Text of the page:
Emory team to look at GSK vax response as part of NIH research
After a GlaxoSmithKline ($GSK) herpes zoster vaccine posted 97.2% efficacy in all age groups in a recent Phase III trial, a research team will look further into how the vaccine was able to immunize the elderly, who are typically tougher to vaccinate due to weaker immune responses.
|Emory's Bali Pulendran|
The work is part of a newly announced $15 million NIH grant to an Emory University-led research group. The joint effort will set out to better understand human immune responses to vaccination, research that if successful could impact the wider vaccines R&D field and the industry.
Using a "systems vaccinology" approach, the team will combine immunology, genomics and bioinformatics to study immune responses to vaccination against varicella zoster virus and pneumococcal vaccines in transplant patients. Emory's Bali Pulendran--whose lab is credited with establishing the "systems vaccinology" field--will lead the research, tapping into expertise from scientists at Broad Institute, Dana Farber Cancer Institute, University of California, Berkeley, and several pharmaceutical firms, among others.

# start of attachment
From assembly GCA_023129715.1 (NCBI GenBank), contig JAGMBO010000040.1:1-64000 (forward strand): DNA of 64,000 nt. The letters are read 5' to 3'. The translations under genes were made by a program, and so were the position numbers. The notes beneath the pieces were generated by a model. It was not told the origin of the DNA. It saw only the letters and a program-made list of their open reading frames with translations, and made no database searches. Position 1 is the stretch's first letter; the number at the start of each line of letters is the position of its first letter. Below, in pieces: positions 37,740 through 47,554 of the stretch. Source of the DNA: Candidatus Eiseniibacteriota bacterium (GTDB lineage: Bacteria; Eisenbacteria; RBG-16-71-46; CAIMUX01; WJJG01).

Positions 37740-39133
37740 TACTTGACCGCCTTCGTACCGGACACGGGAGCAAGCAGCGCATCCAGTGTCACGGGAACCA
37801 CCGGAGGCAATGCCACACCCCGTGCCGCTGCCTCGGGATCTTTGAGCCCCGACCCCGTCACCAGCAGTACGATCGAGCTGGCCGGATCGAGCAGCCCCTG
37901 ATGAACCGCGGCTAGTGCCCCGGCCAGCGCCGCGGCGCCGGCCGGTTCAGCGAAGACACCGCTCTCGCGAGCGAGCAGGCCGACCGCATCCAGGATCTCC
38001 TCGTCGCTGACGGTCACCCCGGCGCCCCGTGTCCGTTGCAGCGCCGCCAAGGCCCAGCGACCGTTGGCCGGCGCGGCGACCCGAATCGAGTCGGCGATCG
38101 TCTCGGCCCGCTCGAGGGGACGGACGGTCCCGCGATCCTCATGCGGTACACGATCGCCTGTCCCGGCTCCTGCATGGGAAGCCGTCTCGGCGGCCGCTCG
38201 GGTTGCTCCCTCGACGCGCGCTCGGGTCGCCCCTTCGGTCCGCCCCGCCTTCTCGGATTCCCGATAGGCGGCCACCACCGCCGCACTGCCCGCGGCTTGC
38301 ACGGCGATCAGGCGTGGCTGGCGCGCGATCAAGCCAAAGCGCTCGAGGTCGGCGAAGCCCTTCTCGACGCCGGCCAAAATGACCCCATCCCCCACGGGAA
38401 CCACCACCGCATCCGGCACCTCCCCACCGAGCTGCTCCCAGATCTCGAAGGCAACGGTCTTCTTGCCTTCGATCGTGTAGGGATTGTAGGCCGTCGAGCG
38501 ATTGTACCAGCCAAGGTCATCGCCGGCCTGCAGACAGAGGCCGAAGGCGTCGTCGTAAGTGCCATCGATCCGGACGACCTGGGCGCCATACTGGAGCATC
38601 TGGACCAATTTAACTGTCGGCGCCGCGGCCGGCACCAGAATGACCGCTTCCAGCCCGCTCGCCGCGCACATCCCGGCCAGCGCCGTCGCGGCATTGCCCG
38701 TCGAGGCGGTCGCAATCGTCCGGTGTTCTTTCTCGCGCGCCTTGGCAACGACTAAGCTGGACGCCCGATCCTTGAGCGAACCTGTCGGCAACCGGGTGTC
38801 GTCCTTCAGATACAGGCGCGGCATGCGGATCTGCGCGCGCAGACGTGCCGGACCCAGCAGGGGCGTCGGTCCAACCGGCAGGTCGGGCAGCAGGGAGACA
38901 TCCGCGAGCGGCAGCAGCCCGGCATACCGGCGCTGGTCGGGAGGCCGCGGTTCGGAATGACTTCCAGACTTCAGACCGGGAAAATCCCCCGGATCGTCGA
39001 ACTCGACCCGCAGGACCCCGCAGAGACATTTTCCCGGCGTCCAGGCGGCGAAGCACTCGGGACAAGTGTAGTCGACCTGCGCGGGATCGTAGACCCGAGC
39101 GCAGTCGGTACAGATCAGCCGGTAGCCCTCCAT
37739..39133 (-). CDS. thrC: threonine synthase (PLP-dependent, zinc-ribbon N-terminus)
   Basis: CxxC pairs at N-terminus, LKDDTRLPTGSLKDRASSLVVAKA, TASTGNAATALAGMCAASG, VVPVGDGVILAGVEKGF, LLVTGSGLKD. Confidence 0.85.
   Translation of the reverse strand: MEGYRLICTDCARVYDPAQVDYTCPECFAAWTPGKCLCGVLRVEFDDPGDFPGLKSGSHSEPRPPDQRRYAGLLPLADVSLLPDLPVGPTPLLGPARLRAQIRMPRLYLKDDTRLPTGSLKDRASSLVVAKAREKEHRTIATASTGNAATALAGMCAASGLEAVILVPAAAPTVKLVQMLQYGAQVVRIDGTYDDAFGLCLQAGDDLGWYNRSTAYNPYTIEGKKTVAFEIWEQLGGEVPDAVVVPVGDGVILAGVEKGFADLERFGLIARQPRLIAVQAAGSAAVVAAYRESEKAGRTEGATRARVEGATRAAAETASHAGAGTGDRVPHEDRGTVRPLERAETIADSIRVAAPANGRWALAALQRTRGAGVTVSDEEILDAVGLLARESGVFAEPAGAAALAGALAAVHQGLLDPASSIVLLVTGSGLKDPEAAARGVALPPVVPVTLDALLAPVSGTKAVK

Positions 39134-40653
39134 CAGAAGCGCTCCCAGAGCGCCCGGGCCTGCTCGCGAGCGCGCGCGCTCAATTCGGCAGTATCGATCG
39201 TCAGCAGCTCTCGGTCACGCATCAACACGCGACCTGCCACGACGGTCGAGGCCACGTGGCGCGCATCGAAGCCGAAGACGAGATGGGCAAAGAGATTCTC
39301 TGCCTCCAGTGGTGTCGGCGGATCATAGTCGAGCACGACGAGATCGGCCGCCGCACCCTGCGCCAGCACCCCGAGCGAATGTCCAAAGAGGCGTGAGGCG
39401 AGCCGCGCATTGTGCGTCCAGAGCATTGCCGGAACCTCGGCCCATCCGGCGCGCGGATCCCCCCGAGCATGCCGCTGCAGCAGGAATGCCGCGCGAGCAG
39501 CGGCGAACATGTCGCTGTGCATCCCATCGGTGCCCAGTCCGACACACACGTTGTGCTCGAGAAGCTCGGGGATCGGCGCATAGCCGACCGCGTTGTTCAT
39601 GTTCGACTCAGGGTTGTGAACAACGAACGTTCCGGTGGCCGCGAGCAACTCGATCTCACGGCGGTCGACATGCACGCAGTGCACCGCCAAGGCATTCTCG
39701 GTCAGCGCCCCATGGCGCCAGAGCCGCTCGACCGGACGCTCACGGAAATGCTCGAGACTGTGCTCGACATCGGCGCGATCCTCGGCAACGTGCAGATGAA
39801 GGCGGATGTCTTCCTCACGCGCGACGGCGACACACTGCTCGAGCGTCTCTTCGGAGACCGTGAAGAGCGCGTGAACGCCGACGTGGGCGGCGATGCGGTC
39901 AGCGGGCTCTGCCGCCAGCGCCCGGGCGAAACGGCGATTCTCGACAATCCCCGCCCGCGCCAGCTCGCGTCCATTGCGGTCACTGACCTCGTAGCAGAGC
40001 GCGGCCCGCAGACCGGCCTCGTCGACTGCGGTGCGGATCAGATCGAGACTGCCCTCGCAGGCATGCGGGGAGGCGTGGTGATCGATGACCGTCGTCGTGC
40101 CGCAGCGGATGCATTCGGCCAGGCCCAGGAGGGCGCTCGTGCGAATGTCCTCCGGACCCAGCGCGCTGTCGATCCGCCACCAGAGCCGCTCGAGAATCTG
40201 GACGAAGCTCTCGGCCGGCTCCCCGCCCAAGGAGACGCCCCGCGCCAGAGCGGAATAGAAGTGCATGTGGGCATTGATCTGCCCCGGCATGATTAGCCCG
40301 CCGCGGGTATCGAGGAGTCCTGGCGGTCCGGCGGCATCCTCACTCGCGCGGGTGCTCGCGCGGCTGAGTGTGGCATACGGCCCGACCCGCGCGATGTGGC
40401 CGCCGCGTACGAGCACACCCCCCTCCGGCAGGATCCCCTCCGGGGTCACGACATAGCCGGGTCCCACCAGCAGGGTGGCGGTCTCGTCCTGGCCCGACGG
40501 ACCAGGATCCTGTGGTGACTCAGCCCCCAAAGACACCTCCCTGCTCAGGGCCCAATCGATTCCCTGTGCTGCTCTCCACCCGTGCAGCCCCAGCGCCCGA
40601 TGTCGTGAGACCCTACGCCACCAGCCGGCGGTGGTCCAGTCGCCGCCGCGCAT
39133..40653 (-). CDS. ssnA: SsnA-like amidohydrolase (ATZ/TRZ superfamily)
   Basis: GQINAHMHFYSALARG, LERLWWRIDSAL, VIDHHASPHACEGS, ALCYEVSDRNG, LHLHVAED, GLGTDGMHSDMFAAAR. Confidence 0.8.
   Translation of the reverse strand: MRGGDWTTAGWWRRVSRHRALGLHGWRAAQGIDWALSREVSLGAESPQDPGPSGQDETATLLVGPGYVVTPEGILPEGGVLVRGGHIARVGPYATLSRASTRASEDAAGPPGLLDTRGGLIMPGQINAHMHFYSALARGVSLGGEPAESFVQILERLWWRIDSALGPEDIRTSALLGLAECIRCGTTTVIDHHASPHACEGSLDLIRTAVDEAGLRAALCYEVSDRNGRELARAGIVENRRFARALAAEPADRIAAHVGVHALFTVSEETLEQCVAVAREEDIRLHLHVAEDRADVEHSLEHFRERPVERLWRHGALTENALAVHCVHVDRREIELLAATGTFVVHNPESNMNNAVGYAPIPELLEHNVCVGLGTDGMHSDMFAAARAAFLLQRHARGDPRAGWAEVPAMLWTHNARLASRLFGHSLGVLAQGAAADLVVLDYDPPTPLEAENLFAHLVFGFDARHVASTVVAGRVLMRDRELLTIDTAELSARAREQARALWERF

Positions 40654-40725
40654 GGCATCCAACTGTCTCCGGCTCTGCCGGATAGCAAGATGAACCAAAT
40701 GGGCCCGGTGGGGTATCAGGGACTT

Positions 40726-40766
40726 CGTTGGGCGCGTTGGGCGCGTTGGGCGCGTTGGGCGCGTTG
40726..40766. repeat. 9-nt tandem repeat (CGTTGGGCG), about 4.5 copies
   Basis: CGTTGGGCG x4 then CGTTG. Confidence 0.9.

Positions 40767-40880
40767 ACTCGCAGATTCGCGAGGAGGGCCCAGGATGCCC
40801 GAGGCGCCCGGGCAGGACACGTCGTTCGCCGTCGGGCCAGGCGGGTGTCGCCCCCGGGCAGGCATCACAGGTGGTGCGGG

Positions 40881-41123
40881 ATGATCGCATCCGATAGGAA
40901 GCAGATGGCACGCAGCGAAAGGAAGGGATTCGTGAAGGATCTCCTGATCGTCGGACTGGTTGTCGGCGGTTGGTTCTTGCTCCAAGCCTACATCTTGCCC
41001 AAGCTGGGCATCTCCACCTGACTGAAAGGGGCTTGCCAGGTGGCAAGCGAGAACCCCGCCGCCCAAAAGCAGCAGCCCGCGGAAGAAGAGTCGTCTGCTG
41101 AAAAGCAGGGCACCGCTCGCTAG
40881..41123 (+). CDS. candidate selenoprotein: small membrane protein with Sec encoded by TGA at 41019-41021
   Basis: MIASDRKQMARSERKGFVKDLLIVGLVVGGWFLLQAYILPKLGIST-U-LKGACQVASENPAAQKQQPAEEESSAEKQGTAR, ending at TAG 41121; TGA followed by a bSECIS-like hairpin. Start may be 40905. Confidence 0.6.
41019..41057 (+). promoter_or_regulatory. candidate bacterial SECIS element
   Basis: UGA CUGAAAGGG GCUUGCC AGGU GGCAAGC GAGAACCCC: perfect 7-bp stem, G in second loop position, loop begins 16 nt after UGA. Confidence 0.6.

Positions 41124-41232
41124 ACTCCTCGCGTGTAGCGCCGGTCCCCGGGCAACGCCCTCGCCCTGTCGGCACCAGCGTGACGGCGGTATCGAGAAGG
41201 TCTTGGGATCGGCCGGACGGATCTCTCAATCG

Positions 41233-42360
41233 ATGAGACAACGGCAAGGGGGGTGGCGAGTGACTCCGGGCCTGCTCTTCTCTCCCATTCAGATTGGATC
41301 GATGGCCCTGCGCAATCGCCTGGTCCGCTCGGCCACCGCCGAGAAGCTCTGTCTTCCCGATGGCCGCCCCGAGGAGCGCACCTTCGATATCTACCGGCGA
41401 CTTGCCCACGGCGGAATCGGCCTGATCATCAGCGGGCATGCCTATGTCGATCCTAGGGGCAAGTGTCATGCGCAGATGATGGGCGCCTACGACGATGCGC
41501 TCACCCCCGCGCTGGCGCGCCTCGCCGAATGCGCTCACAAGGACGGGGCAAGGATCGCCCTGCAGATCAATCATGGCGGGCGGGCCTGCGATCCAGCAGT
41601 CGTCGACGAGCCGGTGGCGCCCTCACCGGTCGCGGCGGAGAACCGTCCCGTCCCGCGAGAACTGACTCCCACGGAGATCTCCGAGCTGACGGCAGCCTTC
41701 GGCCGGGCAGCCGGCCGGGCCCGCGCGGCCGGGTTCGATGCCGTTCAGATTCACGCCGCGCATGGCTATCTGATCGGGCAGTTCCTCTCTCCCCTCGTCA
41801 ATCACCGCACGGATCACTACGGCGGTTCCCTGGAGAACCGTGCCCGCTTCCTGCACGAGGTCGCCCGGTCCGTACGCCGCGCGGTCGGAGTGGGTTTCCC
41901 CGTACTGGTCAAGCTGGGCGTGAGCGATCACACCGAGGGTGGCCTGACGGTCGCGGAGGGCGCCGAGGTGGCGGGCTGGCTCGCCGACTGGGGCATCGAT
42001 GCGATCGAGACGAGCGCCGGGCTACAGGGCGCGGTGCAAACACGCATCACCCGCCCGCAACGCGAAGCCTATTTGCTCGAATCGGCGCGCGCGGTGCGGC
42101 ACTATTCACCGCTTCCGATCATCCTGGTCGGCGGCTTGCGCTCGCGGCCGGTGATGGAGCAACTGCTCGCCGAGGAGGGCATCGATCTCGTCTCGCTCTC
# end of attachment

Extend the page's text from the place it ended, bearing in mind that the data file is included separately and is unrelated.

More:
The group's first project will look at vaccination responses against varicella zoster virus in children and the elderly. Vaccination against the virus is the standard of care for the groups, but Merck's ($MRK) varicella zoster virus vaccine, Zostavax, has "limited efficacy" in those above 70, Emory's statement said. The intention is to learn more about the molecular mechanisms involved with vaccination, and the researchers have already provided proof of concept with the approach through studies of vaccines against yellow fever, smallpox, seasonal flu, meningococcal disease and dengue fever, the statement said.
The National Institute of Allergy and Infectious Diseases will administer the renewed grant over a 5 year period, building on to the team's previous work into the topic in healthy adults. Other Pulendran-led vaccines projects include a team in 2011 using a yellow fever vaccine to promote longer-lasting immunity for recipients and a 2012 grant from the Bill & Melinda Gates Foundation for HIV/AIDS research.
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